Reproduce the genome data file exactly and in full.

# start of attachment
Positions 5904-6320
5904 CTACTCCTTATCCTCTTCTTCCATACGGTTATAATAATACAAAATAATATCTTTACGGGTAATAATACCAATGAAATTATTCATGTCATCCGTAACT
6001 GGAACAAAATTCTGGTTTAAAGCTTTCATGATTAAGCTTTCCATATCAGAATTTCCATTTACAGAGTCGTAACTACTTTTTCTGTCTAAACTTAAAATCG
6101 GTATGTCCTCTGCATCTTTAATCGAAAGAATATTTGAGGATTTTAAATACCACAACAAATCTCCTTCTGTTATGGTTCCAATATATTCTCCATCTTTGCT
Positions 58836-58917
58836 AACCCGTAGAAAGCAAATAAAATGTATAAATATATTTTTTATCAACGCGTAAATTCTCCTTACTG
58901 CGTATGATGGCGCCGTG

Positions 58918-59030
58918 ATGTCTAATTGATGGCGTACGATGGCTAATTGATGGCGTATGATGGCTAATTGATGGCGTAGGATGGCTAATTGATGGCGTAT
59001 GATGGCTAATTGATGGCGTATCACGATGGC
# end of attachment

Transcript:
Positions 5904-6320
5904 CTACTCCTTATCCTCTTCTTCCATACGGTTATAATAATACAAAATAATATCTTTACGGGTAATAATACCAATGAAATTATTCATGTCATCCGTAACT
6001 GGAACAAAATTCTGGTTTAAAGCTTTCATGATTAAGCTTTCCATATCAGAATTTCCATTTACAGAGTCGTAACTACTTTTTCTGTCTAAACTTAAAATCG
6101 GTATGTCCTCTGCATCTTTAATCGAAAGAATATTTGAGGATTTTAAATACCACAACAAATCTCCTTCTGTTATGGTTCCAATATATTCTCCATCTTTGCT
Positions 58836-58917
58836 AACCCGTAGAAAGCAAATAAAATGTATAAATATATTTTTTATCAACGCGTAAATTCTCCTTACTG
58901 CGTATGATGGCGCCGTG

Positions 58918-59030
58918 ATGTCTAATTGATGGCGTACGATGGCTAATTGATGGCGTATGATGGCTAATTGATGGCGTAGGATGGCTAATTGATGGCGTAT
59001 GATGGCTAATTGATGGCGTATCACGATGGC